Little Jerusalem Badlands State Park is not yet open to the public.
We anticipate opening sometime in 2019 but no date has been set.
Little Jerusalem provides a tremendous opportunity to connect people to the wonders of the prairie. It is a one-of-a-kind landscape in Kansas and the state’s largest Niobrara Chalk formation.
These chalk badlands provide unique and important habitat for ferruginous hawks, cliff swallows, Say’s phoebe and rock wrens, as well as many native amphibians and reptiles. Little Jerusalem is also home to the single largest population of Great Plains wild buckwheat, an endemic plant that is found in the chalk bluffs prairie of western Kansas and nowhere else in the world.
In addition to the modern wildlife, fossils of swimming and flying reptiles dating back 85 million years have been found here, though ancient clams and oysters are more common. We also believe Little Jerusalem, adjacent to the Conservancy’s 17,290-acre Smoky Valley Ranch, provides an opportunity to share our broader work in the high plains of western Kansas.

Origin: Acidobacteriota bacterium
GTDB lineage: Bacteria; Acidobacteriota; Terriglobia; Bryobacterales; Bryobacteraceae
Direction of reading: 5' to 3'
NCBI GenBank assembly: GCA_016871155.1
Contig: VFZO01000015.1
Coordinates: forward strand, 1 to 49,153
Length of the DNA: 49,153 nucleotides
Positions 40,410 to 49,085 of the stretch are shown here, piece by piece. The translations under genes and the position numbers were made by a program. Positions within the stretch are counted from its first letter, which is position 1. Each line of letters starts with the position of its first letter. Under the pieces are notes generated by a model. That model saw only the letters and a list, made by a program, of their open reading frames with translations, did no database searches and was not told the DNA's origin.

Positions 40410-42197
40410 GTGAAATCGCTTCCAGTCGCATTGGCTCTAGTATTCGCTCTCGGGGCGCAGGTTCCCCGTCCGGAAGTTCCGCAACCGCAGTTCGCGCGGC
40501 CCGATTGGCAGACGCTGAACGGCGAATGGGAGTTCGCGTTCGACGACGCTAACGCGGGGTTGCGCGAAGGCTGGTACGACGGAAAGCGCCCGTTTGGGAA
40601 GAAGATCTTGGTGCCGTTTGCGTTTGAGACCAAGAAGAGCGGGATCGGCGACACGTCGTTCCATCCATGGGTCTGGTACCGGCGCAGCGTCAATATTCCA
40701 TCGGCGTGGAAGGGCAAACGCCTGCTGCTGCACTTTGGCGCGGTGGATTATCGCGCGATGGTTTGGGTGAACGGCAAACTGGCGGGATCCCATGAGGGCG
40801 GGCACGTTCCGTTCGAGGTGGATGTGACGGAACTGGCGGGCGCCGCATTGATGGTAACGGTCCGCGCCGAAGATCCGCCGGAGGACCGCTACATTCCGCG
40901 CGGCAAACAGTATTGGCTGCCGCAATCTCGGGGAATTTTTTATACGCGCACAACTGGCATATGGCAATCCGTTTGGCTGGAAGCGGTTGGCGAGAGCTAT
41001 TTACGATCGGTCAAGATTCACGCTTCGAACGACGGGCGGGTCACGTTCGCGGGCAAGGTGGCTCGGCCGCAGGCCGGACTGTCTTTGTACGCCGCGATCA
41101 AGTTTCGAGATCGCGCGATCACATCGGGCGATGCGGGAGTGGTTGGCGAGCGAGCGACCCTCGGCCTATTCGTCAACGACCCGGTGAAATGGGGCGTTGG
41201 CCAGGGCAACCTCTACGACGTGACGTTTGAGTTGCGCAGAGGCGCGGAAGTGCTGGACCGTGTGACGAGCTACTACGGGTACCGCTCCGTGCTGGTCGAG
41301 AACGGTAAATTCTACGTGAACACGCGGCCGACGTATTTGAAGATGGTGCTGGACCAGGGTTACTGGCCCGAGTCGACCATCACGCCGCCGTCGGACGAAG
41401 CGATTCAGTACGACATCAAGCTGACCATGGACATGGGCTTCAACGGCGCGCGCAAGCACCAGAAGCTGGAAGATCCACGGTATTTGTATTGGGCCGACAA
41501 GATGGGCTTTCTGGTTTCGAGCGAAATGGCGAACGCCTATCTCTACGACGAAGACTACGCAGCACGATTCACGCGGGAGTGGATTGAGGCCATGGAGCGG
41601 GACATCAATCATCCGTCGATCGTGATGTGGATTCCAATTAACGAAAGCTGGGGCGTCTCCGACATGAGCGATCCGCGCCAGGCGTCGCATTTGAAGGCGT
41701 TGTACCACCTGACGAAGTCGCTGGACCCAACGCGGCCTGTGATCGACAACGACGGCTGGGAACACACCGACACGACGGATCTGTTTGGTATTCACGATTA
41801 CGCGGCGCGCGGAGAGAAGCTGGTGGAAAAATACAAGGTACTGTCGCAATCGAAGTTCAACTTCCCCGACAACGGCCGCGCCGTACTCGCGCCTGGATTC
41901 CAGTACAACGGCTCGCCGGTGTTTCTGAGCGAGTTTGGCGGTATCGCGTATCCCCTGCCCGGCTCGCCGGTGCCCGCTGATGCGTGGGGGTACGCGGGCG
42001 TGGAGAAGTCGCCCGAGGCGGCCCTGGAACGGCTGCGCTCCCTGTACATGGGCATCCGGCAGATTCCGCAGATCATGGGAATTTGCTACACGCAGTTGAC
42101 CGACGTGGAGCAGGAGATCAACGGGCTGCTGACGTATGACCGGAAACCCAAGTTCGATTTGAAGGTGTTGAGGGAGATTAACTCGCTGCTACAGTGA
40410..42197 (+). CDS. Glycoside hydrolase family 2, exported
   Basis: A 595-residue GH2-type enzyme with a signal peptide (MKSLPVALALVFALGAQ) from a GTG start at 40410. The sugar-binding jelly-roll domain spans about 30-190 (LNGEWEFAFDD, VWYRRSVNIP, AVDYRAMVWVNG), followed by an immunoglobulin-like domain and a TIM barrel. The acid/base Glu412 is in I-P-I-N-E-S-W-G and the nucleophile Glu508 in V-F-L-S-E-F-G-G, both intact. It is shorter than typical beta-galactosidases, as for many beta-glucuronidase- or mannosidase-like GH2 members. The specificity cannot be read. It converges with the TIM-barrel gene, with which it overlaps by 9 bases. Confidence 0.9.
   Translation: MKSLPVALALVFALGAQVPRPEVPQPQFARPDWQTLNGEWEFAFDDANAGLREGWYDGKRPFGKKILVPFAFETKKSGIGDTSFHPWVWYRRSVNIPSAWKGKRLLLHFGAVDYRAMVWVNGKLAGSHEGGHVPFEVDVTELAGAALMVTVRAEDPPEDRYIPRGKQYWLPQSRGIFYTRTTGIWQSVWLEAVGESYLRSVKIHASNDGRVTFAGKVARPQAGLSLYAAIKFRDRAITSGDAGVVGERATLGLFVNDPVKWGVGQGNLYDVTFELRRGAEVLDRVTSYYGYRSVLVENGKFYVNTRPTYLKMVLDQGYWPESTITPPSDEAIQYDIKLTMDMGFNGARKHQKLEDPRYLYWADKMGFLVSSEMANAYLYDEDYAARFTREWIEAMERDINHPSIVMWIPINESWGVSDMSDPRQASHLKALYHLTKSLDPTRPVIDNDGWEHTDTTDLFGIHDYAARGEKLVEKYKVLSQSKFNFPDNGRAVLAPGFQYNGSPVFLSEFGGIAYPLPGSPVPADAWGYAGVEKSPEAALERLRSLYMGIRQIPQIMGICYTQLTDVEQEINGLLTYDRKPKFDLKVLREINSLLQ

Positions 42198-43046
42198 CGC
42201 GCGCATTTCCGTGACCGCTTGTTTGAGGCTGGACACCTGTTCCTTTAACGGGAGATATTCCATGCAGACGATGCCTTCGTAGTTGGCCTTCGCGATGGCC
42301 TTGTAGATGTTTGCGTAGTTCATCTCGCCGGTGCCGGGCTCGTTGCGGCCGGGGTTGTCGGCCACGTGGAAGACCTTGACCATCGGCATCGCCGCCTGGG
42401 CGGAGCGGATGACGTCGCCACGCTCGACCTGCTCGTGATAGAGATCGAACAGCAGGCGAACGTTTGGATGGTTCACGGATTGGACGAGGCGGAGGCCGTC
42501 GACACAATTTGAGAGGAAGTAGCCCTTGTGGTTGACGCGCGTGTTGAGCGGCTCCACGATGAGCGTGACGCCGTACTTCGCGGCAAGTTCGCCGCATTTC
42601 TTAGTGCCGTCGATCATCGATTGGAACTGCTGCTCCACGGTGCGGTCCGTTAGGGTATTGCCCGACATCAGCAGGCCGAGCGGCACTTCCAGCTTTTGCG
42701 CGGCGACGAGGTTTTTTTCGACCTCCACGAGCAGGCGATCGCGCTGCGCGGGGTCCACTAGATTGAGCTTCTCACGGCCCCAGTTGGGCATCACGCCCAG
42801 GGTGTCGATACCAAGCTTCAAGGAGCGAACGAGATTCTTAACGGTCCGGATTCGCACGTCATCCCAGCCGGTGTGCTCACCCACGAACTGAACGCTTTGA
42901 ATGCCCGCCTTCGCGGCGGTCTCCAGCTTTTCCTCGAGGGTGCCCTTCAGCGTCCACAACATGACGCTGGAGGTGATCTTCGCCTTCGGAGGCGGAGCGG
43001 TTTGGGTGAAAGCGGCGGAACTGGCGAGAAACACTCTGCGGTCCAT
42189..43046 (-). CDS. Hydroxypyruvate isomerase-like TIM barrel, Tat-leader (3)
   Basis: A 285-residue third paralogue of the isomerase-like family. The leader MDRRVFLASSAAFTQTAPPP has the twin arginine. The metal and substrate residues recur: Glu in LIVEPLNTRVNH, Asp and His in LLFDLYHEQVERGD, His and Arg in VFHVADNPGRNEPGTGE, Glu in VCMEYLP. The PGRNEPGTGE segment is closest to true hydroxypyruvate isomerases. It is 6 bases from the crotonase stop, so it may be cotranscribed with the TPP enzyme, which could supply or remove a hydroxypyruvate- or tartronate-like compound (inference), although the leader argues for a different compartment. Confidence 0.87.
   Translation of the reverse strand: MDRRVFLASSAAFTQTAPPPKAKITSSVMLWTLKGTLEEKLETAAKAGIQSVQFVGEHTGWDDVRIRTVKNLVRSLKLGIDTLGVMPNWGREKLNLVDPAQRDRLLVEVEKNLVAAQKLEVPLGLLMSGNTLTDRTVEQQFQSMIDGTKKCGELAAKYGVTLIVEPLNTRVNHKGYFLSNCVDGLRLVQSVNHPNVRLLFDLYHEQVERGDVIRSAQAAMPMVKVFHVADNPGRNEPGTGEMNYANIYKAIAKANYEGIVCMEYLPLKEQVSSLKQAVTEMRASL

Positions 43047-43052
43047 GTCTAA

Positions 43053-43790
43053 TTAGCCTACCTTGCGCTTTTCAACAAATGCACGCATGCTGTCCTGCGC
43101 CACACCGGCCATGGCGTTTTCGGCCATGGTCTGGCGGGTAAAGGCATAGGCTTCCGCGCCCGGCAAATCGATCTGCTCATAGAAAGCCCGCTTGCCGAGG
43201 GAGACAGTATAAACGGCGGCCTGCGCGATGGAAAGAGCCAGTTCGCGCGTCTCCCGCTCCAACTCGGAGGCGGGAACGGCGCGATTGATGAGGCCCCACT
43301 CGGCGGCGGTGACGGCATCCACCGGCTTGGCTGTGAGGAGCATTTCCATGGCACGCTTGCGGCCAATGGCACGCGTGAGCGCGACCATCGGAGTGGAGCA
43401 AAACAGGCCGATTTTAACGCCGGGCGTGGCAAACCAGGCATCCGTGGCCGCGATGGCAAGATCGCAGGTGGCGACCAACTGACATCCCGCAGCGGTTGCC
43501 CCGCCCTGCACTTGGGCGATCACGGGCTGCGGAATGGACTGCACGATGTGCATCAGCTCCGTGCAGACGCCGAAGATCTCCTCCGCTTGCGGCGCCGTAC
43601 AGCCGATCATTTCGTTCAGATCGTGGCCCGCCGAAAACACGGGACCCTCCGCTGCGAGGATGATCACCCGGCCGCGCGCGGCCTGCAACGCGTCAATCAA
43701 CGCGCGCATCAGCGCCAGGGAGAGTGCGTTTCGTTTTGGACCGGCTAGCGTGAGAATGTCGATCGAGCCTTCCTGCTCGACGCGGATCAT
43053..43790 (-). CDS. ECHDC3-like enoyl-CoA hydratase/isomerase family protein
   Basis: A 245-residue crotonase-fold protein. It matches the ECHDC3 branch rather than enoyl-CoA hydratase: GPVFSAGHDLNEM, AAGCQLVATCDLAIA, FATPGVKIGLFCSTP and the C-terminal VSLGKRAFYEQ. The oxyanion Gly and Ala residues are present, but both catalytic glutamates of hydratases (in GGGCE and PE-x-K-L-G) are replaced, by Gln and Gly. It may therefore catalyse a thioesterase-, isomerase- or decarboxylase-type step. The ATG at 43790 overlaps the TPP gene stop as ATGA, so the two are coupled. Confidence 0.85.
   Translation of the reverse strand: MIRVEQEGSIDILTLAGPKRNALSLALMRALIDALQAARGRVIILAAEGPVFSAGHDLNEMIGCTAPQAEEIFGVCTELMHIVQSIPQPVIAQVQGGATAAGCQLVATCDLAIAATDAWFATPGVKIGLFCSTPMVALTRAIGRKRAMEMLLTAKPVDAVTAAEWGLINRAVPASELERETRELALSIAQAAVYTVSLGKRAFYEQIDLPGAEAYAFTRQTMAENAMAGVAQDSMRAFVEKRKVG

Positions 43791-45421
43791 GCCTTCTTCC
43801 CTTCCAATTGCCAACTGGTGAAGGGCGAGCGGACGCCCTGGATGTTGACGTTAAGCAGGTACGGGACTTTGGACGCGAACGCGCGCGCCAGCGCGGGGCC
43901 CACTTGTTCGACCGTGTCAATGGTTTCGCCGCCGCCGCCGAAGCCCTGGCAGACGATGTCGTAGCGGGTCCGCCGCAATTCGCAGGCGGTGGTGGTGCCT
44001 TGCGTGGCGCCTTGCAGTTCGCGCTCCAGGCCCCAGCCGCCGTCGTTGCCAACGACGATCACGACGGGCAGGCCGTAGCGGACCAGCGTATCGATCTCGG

The chalk badlands are highly erodible and many of the property’s features (e.g. tall chalk columns, historic inscriptions) are fragile. Therefore, visitor access must be carefully managed to avoid negative impacts and damage to the natural resources on the property. That's why we partnered with the Kansas Department of Wildlife, Parks and Tourism (KDWPT) to designate Little Jerusalem a unit of the state park system.
TNC will continue to own the property while engaging KDWPT's services and assistance in developing and managing public access and visitor use. The Nature Conservancy is committed to keeping access to Little Jerusalem Badlands State Park affordable. We have not yet agreed to charges for special access permits and will continue to work with the Kansas Department of Wildlife, Parks and Tourism to ensure that all fees are reasonable.
We do not yet have a timeline for when Little Jerusalem Badlands State Park will be open to the public. We have been taking the necessary time to plan and develop infrastructure that will keep people safe and protect the natural features of this place. More information about the planning can be found in this article by the Hays Daily News.